Conditioning For Hunting Season

Paul Fuller is the gun dog columnist for Northwoods Sporting Journal. The Journal has granted permission to re-print Paul’s articles. Thank you Northwoods Sporting Journal.

August 2012

This month’s column is devoted to my annual writing on conditioning. If, like me, conditioning for both you and your dog is part of your daily routine, then kudos to you. Every fall, however, I encounter hunters and dogs that have not been properly prepared for the hunting season. Hunters die of a heart attack. Dogs die because their heart and desire are often greater and more demanding than the conditioning provided by their owner.

At the Fuller household, dogs and people get run every single day and often twice a day. This keeps everyone trim and happy. If you don’t maintain a daily exercise program for your dog, then you must begin one in August to be prepared for hunting season. In the heat of mid-summer, our routine is a major run of at least one mile at 6:00 am and then a short run at 5:00 pm. As the weather begins to cool, the major run is extended to two miles.

As we all know, however, good health is a combination of exercise and diet. Proper diet is often overlooked by dog owners. Your author attends numerous events and presents seminars throughout the year. I talk personally with hundreds of dog owners. Many don’t even know the brand of dog food they’re feeding…let alone the nutritional value. We need to pay attention to what we feed our best friend or it is unfair to ask him to perform in the field this fall.

I’m not a veterinarian, scientist or nutritionist; however, I study the basics of dog food to ensure my dogs are fed properly. Here’s a primer. The two ingredients typically listed at the top of every dog food ingredient label are protein and fat. Protein is usually listed first and has a higher content than fat. What is the purpose of protein? Protein is important to every single cell in a dog’s body (and your body). It is an important building block for healthy bones, muscles, cartilage, skin and blood. When your dog is working hard, tissue is being broken down and needs to be continuously repaired. Protein is responsible for this repair work. Protein is a macronutrient; along with fat and carbohydrates. A body, however, does not store protein as it does fat and carbs. This means a body needs a large and steady supply since there is no back-up supply to draw from. Thus, protein must have a high content level in your dog food.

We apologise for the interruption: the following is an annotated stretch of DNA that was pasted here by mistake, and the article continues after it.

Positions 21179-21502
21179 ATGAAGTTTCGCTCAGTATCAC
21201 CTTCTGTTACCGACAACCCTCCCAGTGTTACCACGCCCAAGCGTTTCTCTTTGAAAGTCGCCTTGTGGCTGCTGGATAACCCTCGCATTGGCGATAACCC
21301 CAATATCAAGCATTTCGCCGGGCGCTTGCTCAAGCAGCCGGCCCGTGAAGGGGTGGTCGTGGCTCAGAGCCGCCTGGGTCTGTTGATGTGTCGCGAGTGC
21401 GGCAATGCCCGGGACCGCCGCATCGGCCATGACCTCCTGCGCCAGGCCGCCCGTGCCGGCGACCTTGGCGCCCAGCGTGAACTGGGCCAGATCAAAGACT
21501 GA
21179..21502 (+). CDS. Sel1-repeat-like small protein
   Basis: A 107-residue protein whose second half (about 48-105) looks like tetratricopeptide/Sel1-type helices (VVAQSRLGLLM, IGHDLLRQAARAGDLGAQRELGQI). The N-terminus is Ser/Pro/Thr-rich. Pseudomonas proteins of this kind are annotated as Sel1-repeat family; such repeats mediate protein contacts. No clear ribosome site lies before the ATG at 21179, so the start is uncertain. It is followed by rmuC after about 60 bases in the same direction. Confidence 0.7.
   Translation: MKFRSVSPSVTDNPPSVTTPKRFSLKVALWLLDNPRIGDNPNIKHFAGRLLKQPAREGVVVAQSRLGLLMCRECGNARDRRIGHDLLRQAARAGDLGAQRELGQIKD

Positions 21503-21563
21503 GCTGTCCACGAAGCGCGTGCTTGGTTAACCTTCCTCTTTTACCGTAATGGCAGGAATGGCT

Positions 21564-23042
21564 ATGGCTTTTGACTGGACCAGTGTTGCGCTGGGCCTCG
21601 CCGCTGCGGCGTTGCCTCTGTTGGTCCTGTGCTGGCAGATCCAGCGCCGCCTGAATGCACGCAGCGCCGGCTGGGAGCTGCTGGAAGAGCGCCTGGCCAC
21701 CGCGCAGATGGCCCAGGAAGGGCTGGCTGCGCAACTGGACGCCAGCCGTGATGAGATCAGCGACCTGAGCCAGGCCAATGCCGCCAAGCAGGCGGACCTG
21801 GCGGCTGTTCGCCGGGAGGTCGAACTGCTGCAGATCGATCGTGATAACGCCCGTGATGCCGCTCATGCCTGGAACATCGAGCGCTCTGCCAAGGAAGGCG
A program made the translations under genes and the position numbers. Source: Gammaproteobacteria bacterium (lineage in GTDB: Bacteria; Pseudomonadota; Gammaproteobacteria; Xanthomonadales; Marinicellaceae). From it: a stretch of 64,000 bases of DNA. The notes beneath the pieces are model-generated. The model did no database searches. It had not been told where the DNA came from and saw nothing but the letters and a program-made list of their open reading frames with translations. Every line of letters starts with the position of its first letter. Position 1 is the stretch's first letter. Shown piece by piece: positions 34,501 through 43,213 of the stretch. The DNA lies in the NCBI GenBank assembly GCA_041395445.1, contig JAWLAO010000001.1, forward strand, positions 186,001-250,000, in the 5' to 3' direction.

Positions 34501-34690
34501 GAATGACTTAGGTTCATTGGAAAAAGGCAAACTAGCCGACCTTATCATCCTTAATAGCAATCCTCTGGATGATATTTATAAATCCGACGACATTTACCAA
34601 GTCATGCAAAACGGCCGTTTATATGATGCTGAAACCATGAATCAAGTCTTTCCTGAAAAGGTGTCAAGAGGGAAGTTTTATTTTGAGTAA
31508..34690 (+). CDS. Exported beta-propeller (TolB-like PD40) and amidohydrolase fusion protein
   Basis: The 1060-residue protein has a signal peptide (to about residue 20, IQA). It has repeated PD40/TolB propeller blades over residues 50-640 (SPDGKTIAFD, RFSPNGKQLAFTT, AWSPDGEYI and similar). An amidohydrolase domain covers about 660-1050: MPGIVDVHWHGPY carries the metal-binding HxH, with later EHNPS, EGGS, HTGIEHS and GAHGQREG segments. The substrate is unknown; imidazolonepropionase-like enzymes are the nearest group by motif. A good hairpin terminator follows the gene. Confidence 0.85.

Protein can be obtained from both animal matter and vegetable matter. For my dogs, I personally like getting the high protein source from chicken. Animal matter delivers protein more efficiently than vegetable matter.

The second ingredient listed on a dog food label is fat. Fat is what delivers energy. The formula is simple: fat equals calories and calories equal energy. Also, fat has over twice the calories of carbohydrates or protein per gram which makes fat very important (since it results in energy) for the canine athlete. As with protein, chicken is a very efficient provider of fat.

Now that we know that protein and fat are the two most important ingredients in our dog food, what are the levels necessary for the activity and stress level of your dog. During the off-season, a maintenance level formula is required. If your dog is active just two or three days per week, then a 24% to 26 % protein level is adequate. For hunting season, the accepted formula is 30% protein and 20% fat. When and how do we make the switch from maintenance to hunting season levels? The scientists refer to this as a “metabolic transition”. A “metabolic transition” takes at least two months. If your hunting season begins October 1st for example, then you need to switch your dog to the 30% protein/20% fat level on August 1st.

There are a few good brands of dog food on the market. For many years, my wife fed her Great Dane California Natural and had excellent results. Eukanuba is also a good dog food. For the canine athlete, however, the Native brand has been more carefully formulated for the elevated nutritional needs of the working dog. It’s the only dog food which comes in four protein/fat levels. All the other ingredients remain basically the same. This means when you change the protein/fat level to meet the activity and stress level of your dog, there is much less chance of upset stomach or bowel issues. The one thing you don’t want to do is simply increase or decrease the quantity of food based on energy demands. This practice can lead to multiple problems with both willingness to eat and digestive issues. Native solves those issues.

Be alert to both your condition and that of your dog and you’ll have a much happier and enjoyable hunting season.

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